Use of supplemental oxygen during exercise testing and training for people with chronic obstructive pulmonary disease: a survey of Australian pulmonary rehabilitation programs
Regina W.M., Leung, J., Alison, A., Jenkins, S., Holland, AE., Hill, K., Norman, NR et al.
Objectives: The aims of this study were to determine, in Australian pulmonary rehabilitation programs for people with COPD: (1) whether oxygen saturation (SpO2) was monitored during exercise testing; (2) whether supplemental oxygen was available during exercise testing and/or training; (3) whether oxygen was prescribed during exercise training; and the reason for providing oxygen; (4) whether a protocol was available for supplemental oxygen prescription during exercise training.
Methods: This was a cross-sectional multi-center study using a purposed-designed survey. De-identified survey data were analyzed and the absolute number and percentage of responses were recorded for each question.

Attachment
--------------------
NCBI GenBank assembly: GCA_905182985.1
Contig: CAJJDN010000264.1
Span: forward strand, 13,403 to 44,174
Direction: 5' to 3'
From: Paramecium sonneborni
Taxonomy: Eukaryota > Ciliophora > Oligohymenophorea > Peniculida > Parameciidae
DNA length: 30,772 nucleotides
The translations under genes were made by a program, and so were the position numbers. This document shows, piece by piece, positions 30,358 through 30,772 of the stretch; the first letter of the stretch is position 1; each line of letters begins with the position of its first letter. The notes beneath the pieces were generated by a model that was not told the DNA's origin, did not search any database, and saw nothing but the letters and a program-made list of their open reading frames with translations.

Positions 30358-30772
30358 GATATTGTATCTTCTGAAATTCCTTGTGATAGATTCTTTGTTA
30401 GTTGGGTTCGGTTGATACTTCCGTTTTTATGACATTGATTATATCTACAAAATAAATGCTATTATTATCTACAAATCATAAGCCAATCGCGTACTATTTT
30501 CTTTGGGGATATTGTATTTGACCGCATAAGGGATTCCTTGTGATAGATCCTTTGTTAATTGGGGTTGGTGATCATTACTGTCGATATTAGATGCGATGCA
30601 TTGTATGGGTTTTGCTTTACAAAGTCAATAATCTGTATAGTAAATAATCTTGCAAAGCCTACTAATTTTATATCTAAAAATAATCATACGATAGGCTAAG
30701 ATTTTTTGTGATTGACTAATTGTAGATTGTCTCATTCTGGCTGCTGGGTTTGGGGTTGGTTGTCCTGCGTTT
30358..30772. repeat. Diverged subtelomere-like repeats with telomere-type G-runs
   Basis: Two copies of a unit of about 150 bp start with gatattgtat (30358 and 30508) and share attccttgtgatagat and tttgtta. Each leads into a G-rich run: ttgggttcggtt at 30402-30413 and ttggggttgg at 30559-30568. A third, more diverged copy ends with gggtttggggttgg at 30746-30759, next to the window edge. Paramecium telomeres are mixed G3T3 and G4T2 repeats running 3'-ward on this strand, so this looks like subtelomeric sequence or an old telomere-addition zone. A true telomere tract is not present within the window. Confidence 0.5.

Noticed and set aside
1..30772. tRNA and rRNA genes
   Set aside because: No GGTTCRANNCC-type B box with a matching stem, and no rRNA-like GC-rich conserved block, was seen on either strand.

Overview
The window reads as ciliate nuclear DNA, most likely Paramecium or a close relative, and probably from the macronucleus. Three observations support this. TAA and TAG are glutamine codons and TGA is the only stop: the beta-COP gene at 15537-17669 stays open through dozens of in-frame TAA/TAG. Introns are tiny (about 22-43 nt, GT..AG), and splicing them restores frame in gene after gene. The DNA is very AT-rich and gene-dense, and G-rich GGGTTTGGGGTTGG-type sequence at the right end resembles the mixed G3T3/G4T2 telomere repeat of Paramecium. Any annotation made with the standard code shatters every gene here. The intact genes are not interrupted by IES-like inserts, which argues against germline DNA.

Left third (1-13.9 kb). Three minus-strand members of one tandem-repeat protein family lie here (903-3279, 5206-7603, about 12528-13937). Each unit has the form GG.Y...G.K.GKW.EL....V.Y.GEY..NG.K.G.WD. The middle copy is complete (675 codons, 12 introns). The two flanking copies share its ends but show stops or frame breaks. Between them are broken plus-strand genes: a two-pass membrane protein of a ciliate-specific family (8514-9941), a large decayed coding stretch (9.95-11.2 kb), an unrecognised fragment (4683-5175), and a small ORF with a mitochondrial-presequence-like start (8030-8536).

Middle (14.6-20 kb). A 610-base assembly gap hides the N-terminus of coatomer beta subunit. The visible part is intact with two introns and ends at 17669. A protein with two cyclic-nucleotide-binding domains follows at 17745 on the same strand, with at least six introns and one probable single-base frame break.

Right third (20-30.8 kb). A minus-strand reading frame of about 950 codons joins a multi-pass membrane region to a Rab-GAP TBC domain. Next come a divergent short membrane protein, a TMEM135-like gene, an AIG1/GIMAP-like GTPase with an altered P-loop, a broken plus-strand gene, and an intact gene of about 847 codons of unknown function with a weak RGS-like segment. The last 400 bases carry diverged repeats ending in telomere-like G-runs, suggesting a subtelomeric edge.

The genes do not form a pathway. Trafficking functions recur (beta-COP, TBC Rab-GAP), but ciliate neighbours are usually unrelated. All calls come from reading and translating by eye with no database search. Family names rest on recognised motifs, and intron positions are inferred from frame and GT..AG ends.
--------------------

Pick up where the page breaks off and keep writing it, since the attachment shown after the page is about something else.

Results: The survey was sent to 261 pulmonary rehabilitation programs and 142 surveys (54%) were available for analysis. Oxygen saturation was monitored during exercise testing in 92% of programs. Supplemental oxygen was available in the majority of programs during exercise testing (82%) and training (84%). The rationale cited by 87 programs (73%) for prescribing oxygen during exercise training was maintaining SpO2 above a threshold ranging from SpO2 80–88%. Forty-five (32%) programs had a protocol for oxygen prescription during exercise training.
Conclusion: While monitoring of SpO2 during exercise testing and using supplemental oxygen during testing and training is common in Australian pulmonary rehabilitation programs, few programs had a protocol in place for the prescription of supplemental oxygen for people with COPD who were not on long-term oxygen therapy. This may be due to lack of strong evidence to support the use of supplemental oxygen during exercise training.